excuse

verb
ex·​cuse | \ ik-ˈskyüz How to pronounce excuse (audio) , imperatively often ˈskyüz \
excused; excusing

Definition of excuse

 (Entry 1 of 2)

transitive verb

1a : to make apology for
b : to try to remove blame from
2 : to forgive entirely or disregard as of trivial import : regard as excusable graciously excused his tardiness
3a : to grant exemption or release to was excused from jury duty
b : to allow to leave excused the class
4 : to serve as excuse for : justify nothing can excuse such neglect

excuse

noun
ex·​cuse | \ ik-ˈskyüs How to pronounce excuse (audio) \

Definition of excuse (Entry 2 of 2)

1 : the act of excusing
2a : something offered as justification or as grounds for being excused
b excuses plural : an expression of regret for failure to do something
c : a note of explanation of an absence

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Other Words from excuse

Verb

excusable \ ik-​ˈskyü-​zə-​bəl How to pronounce excusable (audio) \ adjective
excusableness noun
excusably \ ik-​ˈskyü-​zə-​blē How to pronounce excusably (audio) \ adverb
excuser noun

Choose the Right Synonym for excuse

Verb

excuse, condone, pardon, forgive mean to exact neither punishment nor redress. excuse may refer to specific acts especially in social or conventional situations or the person responsible for these. excuse an interruption excused them for interrupting Often the term implies extenuating circumstances. injustice excuses strong responses condone implies that one overlooks without censure behavior (such as dishonesty or violence) that involves a serious breach of a moral, ethical, or legal code, and the term may refer to the behavior or to the agent responsible for it. a society that condones alcohol but not narcotics pardon implies that one remits a penalty due for an admitted or established offense. pardon a criminal forgive implies that one gives up all claim to requital and to resentment or vengeful feelings. could not forgive their rudeness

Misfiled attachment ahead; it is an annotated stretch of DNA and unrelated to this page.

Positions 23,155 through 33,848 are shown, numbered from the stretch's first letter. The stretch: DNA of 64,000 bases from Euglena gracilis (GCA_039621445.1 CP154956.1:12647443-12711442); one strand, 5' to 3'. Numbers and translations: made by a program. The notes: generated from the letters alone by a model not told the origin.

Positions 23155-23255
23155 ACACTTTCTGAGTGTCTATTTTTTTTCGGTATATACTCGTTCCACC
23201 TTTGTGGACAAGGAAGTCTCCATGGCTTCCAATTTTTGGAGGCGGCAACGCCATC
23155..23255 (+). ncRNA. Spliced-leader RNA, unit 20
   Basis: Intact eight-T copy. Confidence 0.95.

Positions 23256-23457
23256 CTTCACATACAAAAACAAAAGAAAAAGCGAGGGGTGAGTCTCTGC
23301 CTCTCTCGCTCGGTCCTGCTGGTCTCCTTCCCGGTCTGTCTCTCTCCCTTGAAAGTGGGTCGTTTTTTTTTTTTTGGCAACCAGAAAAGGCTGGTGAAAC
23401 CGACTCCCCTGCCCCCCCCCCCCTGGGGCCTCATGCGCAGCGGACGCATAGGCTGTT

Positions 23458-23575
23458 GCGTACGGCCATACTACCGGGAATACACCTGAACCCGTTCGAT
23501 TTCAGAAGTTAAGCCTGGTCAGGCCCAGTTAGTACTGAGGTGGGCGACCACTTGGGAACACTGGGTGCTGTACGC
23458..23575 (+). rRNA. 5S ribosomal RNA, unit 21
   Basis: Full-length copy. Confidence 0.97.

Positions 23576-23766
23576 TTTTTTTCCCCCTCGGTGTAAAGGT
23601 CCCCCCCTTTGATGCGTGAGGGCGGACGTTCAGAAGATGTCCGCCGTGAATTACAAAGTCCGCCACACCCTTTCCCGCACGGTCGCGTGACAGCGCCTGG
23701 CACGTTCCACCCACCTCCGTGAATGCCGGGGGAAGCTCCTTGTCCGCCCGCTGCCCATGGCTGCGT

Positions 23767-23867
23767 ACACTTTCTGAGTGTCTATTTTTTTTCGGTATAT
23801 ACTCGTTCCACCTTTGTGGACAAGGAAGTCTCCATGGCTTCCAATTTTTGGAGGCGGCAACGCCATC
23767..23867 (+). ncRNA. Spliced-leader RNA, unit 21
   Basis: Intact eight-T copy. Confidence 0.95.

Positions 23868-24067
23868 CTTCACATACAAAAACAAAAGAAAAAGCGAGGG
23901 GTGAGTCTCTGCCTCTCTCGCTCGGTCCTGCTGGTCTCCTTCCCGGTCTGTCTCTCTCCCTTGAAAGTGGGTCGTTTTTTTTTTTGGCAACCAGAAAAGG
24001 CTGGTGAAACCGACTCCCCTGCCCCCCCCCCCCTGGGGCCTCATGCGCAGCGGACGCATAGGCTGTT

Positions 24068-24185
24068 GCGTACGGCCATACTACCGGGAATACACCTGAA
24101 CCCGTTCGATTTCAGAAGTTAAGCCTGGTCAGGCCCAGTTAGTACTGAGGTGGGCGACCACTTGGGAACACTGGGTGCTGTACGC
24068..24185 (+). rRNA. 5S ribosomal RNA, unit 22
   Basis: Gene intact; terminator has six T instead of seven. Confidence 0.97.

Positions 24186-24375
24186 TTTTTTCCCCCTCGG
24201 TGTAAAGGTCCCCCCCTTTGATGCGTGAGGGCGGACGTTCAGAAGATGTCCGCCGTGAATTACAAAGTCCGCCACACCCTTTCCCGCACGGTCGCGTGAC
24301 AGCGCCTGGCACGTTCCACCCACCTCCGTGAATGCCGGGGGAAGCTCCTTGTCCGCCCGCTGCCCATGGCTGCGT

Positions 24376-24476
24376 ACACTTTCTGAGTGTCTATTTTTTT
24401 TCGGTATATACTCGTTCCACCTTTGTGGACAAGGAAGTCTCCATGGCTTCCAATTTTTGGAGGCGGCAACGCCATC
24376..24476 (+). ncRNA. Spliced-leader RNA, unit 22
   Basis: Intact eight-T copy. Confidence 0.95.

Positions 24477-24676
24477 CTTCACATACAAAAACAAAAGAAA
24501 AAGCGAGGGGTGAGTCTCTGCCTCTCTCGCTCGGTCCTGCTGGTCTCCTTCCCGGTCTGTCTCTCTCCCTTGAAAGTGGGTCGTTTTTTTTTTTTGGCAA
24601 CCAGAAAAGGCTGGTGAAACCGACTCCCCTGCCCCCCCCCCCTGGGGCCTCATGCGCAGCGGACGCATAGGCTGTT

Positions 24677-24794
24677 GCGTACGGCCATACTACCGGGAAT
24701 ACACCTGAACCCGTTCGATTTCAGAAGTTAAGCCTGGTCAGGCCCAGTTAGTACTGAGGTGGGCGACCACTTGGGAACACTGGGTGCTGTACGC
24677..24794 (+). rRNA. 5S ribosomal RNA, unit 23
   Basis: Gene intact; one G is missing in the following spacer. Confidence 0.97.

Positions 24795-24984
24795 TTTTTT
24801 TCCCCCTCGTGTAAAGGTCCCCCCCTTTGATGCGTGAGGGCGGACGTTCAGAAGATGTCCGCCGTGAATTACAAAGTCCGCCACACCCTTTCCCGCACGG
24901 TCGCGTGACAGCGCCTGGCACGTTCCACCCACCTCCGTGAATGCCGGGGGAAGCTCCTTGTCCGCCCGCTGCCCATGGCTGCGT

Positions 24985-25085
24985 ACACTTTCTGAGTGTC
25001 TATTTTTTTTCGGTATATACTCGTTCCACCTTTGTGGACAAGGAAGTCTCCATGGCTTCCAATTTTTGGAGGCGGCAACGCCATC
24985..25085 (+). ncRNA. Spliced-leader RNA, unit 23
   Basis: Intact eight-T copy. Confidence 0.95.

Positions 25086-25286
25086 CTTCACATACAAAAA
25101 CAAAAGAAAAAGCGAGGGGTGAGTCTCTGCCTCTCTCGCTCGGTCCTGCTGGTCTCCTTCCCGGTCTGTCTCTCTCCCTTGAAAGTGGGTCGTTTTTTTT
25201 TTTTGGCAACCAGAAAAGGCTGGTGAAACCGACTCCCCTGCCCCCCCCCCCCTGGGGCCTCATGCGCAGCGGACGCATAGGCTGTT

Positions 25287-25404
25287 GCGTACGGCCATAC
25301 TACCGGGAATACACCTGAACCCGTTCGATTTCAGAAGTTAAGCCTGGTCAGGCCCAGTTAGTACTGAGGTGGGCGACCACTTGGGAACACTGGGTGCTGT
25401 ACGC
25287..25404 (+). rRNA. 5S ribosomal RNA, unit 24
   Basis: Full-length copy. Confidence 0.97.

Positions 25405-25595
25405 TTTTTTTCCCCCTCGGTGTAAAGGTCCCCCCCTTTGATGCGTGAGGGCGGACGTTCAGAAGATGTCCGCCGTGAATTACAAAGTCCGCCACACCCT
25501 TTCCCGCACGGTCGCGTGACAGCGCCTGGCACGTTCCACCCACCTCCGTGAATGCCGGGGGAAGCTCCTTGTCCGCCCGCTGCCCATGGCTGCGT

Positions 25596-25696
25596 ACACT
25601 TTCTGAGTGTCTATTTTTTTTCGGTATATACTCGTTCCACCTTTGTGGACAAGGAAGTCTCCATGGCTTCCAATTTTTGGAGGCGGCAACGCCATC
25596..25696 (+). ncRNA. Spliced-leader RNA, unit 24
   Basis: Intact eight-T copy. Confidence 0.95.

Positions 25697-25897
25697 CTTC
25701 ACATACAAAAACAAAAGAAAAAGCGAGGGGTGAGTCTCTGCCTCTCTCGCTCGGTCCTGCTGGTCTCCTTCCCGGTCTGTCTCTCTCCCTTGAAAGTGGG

Noun

apology, apologia, excuse, plea, pretext, alibi mean matter offered in explanation or defense. apology usually applies to an expression of regret for a mistake or wrong with implied admission of guilt or fault and with or without reference to mitigating or extenuating circumstances. said by way of apology that he would have met them if he could apologia implies not admission of guilt or regret but a desire to make clear the grounds for some course, belief, or position. his speech was an apologia for his foreign policy excuse implies an intent to avoid or remove blame or censure. used illness as an excuse for missing the meeting plea stresses argument or appeal for understanding or sympathy or mercy. her usual plea that she was nearsighted pretext suggests subterfuge and the offering of false reasons or motives in excuse or explanation. used any pretext to get out of work alibi implies a desire to shift blame or evade punishment and imputes mere plausibility to the explanation. his alibi failed to stand scrutiny